*K*is a non-zero constant. If one take

*K*is zero, then the non-minimal function

*Y*becomes a constant and this is not different from the well known minimally coupled Einstein–Maxwell theory. The constraint (17) has the following features: First of all, this constraint (17) is not an independent equation from the field equations, since the exterior covariant derivative of the gravitational field equations under the condition gives the constraint again in addition to the conservation equation. Secondly, the field equations (2)–(4) under the condition (17) with \(K=-1\) can be interpreted [40] as the field equations of the trace-free Einstein gravity [55, 56] or unimodular gravity [57, 58] coupled to the electromagnetic energy-momentum tensor with the non-minimal function

*Y*(

*R*), which are viable for astrophysical and cosmological applications. Thirdly, the constraint allows us to find the other physically interesting solutions of the non-minimal model [32, 33, 35, 36, 38, 40, 41]. Fourthly, when we take the trace of the gravitational field equation (4) as done in Ref. [40], we obtain

- 1.
\(K=-1\), which leads to the equation of state \(\rho = 3 p\) for the radiation fluid stars.

- 2.
\(K\ne - 1 \) with the equation \(R = \frac{\kappa ^2 ( \rho - 3p)}{K+1}\).

*R*becomes a constant in (18) therewith

*Y*(

*R*) must be constant. Thus this case is not a new model but the minimal Einstein–Maxwell case.

## 3 Static, spherically symmetric, charged solutions

*E*(

*r*):

*V*and the boundary \(\partial V\). When we take the integral, we find the charge inside the volume with the radius

*r*,

### 3.1 Exact solutions under conformal symmetry

*r*. The interior gravitational field of stars can be described by using this symmetry [19, 59, 60, 61]. The metric functions \(f^2(r) \) and \(g^2(r)\) satisfying this symmetry were obtained:

*a*and \( \phi _0 \) are integration constants. Introducing a new variable \(X = \frac{\phi ^2}{\phi _0^2}\) in (31) and using this symmetry, Eqs. (24)–(28) turn out to be the three differential equations

*Y*(

*R*), it may be possible to find the corresponding exact solutions for the functions

*X*,

*E*, and \(\rho \), or inversely, for a convenient choice of any one of the functions

*X*,

*E*, and \(\rho \), we may find the corresponding non-minimal theory via the non-minimal function

*Y*(

*R*). In this paper we will continue with the second case, offering physically acceptable metric solutions. In the second case, one of the challenging problems is to solve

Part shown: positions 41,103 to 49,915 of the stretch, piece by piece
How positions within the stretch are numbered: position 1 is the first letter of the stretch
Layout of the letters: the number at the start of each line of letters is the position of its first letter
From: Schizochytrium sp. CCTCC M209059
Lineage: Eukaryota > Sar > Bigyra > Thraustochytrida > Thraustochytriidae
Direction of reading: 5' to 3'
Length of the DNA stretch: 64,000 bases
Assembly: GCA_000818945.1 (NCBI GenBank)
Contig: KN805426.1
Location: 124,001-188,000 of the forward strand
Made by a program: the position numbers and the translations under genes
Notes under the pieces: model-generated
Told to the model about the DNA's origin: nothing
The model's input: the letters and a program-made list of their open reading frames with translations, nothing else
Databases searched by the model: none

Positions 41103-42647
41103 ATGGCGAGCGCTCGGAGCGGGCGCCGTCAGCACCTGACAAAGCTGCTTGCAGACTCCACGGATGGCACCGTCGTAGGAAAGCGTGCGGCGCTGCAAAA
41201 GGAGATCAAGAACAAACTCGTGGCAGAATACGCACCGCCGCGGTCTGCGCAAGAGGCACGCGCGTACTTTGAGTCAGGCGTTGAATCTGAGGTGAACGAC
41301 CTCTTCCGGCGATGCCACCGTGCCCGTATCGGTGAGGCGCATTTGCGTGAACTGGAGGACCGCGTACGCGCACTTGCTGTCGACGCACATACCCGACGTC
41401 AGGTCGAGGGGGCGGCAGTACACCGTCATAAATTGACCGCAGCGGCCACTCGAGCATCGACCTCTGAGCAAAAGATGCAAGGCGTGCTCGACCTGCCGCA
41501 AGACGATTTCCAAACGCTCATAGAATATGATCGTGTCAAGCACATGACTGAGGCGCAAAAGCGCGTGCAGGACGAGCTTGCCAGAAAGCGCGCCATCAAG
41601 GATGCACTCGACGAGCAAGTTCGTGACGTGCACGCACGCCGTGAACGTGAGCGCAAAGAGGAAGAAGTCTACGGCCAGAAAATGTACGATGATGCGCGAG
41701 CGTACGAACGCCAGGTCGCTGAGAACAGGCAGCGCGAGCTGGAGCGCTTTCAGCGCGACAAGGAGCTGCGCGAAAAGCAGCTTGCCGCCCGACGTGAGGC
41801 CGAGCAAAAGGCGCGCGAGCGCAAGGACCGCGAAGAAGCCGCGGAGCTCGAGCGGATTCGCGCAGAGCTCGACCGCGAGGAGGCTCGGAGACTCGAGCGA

*r*from

*R*(

*r*) and re-express the function Y depending on

*R*.

*b*, we find the constant curvature scalar \(R =4b \) and a constant non-minimal function

*Y*(

*R*). Then this model (1) turns out to be the minimal Einstein–Maxwell case. Therefore we need the non-constant curvature scalar to obtain non-trivial solutions of the non-minimal theory. Inspired by [19], for \(\alpha > 2\) real numbers and \(b\ne 0\), we offer the following metric function:

*R*becomes zero and

*Y*is a constant again. Therefore, here we consider the case with \(b\ne 0\) and obtain the following solutions to Eqs. (32)–(35):

*c*is a non-zero integration constant and it will be determined by the exterior Einstein–Maxwell Lagrangian (48) as \(c=1\). Using the charge–radius relation (23), we calculate the total charge inside the volume with radius

*r*,

*R*(

*r*) from (36)

*b*in the model will be determined by the matching condition (62) and the parameter \(\alpha \) can be determined by the related observations.

*M*is the total gravitational mass and \(Q=q(r_b)\) is the total charge of the star. Since the Ricci scalar is zero for the Reissner–Nordstrom solution, the non-minimal function (42) becomes \(Y=1\) consistent with the above considerations. As we see from (49) the excitation 2-form \(\mathcal {G}= YF\) is replaced by the Maxwell tensor

*F*at the exterior vacuum region. In order to see a concrete example of this non-minimally coupled theory we look at the simplest case where \(\alpha =3\), then the non-minimal Lagrangian is

## 4 Matching conditions

*b*in the non-minimal model (43) as

*F*at the exterior, because of \(Y=1\) in this vacuum region. That is, we use the continuity of the tensor at the boundary which leads to the continuity of the total charge in which a volume V. Then the total charge for the exterior region is obtained from the Maxwell equation (49), \(d*F=0\), taking the integral \(\frac{1}{4\pi }\int _{\partial V} *F= Er^2= Q\), while the total charge in the interior region is given by (23). Thus the total charge